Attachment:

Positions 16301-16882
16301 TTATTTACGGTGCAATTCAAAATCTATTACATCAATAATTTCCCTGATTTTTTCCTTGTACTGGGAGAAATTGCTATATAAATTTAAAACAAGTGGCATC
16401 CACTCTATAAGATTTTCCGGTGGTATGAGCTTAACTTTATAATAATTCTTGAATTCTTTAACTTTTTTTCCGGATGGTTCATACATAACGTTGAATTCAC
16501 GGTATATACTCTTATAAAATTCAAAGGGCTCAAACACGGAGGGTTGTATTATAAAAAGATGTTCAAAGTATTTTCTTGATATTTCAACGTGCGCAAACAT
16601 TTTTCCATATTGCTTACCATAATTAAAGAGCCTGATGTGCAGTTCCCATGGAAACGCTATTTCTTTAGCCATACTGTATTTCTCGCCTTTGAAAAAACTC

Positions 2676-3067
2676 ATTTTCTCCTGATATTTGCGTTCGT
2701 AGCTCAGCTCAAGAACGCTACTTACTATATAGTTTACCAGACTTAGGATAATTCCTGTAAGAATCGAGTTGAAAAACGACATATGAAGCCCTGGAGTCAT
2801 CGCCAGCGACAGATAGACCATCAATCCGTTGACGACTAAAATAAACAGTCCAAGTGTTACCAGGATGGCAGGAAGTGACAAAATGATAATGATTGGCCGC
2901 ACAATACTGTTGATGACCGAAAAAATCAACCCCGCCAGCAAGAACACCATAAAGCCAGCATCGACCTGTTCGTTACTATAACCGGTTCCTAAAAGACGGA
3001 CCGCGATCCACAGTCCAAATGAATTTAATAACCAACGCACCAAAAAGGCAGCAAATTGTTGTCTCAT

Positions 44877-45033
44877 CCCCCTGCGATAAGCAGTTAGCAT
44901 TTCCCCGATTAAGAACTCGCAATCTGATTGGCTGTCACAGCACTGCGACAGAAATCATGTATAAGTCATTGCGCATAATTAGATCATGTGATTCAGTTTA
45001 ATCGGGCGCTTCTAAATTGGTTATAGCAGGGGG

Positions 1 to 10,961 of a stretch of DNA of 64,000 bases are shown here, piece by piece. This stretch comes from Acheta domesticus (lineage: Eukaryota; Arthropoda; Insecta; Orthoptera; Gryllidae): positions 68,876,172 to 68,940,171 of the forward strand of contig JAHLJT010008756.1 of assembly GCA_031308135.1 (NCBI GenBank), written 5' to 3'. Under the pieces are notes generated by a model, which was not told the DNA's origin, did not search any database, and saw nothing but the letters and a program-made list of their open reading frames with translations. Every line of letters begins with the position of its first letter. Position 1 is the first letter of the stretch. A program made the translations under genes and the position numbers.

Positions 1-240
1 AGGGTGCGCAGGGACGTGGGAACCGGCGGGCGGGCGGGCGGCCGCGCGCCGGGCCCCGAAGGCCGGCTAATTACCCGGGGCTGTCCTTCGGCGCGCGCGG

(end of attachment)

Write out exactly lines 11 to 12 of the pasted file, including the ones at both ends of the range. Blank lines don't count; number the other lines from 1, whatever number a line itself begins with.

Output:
3001 CCGCGATCCACAGTCCAAATGAATTTAATAACCAACGCACCAAAAAGGCAGCAAATTGTTGTCTCAT

Positions 44877-45033